I spent way too much of my time growing up in the dark.
The shades were always drawn. They were so thick, they barely let in any light, even on the sunniest of days. It’s funny, really. My parents had those orange curtains since the 1970s when they were in fashion. They contrasted the avocado carpet. Now, however, they act only to block out the light. More importantly, they make it so no one can see in.
Even in the summer, the house was dark, dim. My dad never wanted the light on in the living room. He said it glared too much on the TV. I guess that’s what happens when your priorities in life revolve around a glowing screen. Or maybe he wanted the light off because it was easier to ignore the mess around him. To pretend it wasn’t there.
In the summer, the piles of junk made the house stiflingly hot. My dad would open the front door to let some air in but cover the screen with a blanket to make sure no one could see inside. One time, someone had come up to the porch to pass out a flyer or ask if we’ve accepted Jesus as our personal saviors and I’m pretty sure my parents flipped their shit. Someone saw. From then on, the blanket was hung up to prevent prying eyes.
I was used to darkness, I guess. Going out into the sun made me squint. It was always a harsh shock to the eyes. Then going back inside was its own kind of shock. I couldn’t see a thing. My eyes adjusted to the brightness of outdoors and it took a minute or two for my vision dim back down to the drawn curtain glow. Sometimes, I liked the darkness. When I was older, I purposely made my bedroom dark and only had the light of candles to see by. But I blame that on being an angsty teenage girl. It didn’t have much to do with the broader surroundings of my home.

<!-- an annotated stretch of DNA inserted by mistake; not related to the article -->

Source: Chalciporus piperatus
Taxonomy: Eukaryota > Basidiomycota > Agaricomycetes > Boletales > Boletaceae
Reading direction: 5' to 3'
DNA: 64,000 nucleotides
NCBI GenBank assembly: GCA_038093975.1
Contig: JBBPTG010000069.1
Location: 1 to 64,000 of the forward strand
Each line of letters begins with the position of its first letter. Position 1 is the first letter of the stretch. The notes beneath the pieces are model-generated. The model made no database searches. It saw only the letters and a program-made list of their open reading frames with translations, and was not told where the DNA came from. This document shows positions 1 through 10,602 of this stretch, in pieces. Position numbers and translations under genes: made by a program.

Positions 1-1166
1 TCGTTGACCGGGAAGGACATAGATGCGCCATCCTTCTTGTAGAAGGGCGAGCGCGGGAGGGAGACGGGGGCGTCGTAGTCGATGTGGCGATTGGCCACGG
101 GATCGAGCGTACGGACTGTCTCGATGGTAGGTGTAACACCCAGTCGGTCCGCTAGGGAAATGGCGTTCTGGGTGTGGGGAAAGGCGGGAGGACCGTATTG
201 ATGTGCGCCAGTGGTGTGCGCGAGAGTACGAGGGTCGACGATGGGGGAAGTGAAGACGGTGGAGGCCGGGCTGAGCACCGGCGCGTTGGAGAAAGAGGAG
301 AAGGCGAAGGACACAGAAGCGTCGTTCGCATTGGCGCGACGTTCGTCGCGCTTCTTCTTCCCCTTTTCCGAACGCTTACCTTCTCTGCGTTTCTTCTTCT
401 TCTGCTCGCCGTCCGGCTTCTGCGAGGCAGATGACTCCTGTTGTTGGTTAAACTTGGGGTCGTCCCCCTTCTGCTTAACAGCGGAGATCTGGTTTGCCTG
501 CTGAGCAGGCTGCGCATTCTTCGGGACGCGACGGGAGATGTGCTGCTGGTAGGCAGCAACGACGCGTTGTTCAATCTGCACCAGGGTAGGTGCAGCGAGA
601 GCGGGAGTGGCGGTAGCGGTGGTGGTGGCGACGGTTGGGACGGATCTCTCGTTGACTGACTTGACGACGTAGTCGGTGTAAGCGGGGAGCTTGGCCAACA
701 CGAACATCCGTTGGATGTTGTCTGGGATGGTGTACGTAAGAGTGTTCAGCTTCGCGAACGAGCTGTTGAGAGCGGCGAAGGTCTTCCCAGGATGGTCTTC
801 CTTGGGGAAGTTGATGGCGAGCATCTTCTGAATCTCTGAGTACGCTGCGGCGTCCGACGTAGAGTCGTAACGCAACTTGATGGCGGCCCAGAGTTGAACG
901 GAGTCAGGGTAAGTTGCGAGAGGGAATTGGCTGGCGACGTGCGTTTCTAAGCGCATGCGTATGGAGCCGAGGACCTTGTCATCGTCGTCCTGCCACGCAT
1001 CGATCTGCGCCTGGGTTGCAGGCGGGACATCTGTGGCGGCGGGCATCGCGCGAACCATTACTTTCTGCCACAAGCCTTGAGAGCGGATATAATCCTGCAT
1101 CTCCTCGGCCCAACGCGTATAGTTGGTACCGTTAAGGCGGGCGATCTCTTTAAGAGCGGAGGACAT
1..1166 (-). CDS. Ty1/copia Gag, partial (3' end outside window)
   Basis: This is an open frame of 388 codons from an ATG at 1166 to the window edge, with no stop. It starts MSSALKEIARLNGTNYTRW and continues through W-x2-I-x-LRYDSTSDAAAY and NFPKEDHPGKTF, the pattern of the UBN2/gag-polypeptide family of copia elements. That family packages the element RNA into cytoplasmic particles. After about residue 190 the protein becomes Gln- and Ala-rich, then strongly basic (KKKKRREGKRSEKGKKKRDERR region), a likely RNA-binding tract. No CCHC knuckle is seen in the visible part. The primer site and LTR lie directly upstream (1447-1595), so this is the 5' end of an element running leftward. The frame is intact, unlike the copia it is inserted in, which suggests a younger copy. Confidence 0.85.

On the weekends, my dad and I watched movies. The living room, always dark, made the perfect place to catch a flick. We had a big screen TV for a while, but it broke when I was eight years old. That TV still sits in the living room 20 years later, pressed up against those curtains. In front of the old worn-out TV is a cabinet on which a newer TV sits. It was on that screen that we would watch movies. Watching horror films with my dad is probably one of my best memories from growing up. We bonded over that and I always liked the scary stuff. The gorier the better. It was all fun and games and we’d have a good laugh about the particularly bad ones. People Under the Stairs anybody? Still, I can’t help but feel like it was just an elaborate escape. Amidst promises of cleaning out the house so I could have friends over, we sat and watched movies instead of doing anything really productive.
I think my dad started out more of a collector than a hoarder. He collected movies and records, mostly. But as my mom became a hoarder, my dad’s collections turned into junk piles. He refused to let go of broken electronics. I thought it was chronic laziness, but now I’m not so sure. Maybe he was holding onto something, too. I happier past? The lasts figments of youth passing through his fingertips? Or maybe he felt like it was all he had in a house that was overrun by things that weren’t his own.
I still like the dark. Prefer it, perhaps. My creativity is sparked at nighttime and I loathe mornings. Maybe I’m afraid of what I’ll see under direct sunlight.